Do You Have a Food Addiction?
Food addiction can manifest in many ways, from overeating to starving oneself. People who suffer from this disorder are typically unable to regulate food consumption and often experience withdrawal when they try to change the habit.
Criteria published by researchers at Yale’s Rudd Center for Food Policy and Obesity can help determine if one has a food addiction.
See if any of these statements are true for you:
- I find that when I start eating certain foods, I end up eating much more than I had planned.
- Not eating certain types of food or cutting down on certain types of food is something I worry about.
- I spend a lot of time feeling sluggish or lethargic from overeating.
- There have been times when I consumed certain foods so often or in such large quantities that I spent time dealing with negative feelings from overeating instead of working, spending time with my family or friends, or engaging in other important activities or recreational activities that I enjoy.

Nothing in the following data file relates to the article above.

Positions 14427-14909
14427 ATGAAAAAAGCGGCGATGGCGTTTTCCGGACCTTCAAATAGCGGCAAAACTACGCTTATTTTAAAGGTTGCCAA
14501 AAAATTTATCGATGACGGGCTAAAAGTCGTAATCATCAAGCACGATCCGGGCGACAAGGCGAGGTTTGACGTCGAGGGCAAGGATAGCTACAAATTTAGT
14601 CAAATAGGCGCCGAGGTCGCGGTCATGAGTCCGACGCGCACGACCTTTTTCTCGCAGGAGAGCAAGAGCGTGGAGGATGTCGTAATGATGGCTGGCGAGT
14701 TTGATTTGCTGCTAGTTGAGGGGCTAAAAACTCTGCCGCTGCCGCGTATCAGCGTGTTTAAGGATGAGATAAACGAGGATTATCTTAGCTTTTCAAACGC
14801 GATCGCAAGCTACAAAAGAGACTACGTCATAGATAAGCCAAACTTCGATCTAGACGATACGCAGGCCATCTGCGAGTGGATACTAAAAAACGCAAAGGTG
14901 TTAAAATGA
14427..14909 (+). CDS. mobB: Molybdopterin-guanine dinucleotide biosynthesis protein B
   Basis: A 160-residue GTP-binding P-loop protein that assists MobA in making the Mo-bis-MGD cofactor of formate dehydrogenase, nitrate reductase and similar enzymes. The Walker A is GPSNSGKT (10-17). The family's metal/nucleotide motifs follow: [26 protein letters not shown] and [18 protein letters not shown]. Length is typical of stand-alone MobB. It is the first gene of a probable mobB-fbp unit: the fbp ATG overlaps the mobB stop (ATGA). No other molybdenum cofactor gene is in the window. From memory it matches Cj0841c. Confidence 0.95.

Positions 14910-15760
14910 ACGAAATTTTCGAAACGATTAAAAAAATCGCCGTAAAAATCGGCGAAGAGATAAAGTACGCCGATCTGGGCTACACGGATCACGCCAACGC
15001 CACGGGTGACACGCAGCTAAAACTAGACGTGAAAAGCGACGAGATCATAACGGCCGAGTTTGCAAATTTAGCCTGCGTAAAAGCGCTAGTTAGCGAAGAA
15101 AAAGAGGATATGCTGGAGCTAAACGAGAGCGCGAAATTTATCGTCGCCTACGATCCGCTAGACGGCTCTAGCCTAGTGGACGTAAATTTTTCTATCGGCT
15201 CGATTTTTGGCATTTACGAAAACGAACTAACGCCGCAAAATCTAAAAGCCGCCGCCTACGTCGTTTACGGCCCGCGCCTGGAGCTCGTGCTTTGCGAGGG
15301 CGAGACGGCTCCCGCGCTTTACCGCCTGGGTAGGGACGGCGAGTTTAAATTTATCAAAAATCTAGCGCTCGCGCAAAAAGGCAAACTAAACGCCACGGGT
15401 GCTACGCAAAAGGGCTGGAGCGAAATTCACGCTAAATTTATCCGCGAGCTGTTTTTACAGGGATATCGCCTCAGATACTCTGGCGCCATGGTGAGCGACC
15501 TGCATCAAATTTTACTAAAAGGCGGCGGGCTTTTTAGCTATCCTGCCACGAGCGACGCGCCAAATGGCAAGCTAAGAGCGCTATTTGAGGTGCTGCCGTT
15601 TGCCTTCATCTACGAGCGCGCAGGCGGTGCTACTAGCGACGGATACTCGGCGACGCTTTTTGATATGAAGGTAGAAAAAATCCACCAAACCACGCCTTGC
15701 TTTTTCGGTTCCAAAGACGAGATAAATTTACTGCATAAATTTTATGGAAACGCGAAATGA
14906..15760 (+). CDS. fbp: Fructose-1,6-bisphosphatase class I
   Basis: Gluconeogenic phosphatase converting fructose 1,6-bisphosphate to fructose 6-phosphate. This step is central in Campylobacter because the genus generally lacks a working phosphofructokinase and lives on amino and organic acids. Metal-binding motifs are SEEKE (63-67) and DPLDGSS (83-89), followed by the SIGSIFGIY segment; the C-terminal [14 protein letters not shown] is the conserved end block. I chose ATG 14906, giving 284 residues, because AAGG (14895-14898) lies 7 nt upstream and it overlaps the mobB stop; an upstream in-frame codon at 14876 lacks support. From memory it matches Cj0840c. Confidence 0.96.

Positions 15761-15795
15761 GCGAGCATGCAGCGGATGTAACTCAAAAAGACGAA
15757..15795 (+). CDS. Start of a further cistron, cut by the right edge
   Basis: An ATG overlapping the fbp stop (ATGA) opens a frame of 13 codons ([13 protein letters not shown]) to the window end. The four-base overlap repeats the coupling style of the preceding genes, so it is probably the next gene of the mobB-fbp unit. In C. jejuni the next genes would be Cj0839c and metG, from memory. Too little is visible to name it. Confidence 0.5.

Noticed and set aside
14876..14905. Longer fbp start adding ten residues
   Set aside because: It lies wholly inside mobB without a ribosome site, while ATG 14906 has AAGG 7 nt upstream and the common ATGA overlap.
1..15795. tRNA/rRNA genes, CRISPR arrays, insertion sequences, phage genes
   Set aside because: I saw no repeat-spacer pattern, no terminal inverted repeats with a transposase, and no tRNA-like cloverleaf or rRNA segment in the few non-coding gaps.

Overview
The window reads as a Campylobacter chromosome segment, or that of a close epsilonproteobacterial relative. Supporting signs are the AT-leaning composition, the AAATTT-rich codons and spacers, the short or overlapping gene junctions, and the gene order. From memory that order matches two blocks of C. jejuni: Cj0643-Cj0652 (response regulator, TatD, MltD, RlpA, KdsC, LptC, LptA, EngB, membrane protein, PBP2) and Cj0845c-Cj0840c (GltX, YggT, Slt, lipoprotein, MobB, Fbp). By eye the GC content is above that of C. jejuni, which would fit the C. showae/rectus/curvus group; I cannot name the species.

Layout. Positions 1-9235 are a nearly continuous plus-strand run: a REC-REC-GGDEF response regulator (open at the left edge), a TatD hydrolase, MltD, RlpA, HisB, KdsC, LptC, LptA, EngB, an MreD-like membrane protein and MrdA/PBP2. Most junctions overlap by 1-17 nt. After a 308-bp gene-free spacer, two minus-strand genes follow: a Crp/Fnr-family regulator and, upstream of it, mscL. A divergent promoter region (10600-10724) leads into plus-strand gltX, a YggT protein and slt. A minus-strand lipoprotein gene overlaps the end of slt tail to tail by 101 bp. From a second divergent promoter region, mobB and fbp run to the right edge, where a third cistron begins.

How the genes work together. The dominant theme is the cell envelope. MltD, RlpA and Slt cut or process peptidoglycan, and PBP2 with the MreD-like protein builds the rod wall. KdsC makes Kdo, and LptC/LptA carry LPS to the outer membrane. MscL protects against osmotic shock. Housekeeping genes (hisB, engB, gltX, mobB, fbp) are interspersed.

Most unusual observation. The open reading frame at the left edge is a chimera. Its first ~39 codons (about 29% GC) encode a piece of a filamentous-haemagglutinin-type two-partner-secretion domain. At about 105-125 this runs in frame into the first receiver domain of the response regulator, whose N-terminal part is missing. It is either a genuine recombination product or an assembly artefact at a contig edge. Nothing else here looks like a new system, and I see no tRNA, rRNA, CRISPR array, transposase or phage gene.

- I kept consuming the same types of food or the same amount of food even though I was having emotional and/or physical problems.
- Over time, I have found that I need to eat more and more to get the feeling I want, such as reduced negative emotions or increased pleasure.
- I have had withdrawal symptoms when I cut down or stopped eating certain foods, including physical symptoms, agitation, or anxiety. (Please do not include withdrawal symptoms caused by cutting down on caffeinated beverages such as soda pop, coffee, tea, energy drinks, etc.)
- My behavior with respect to food and eating causes significant distress.
- I experience significant problems in my ability to function effectively because of food and eating.
If you're concerned that you may have a food addiction, you can find relief and support by attending meetings for Food Addicts Anonymous, a 12-step program.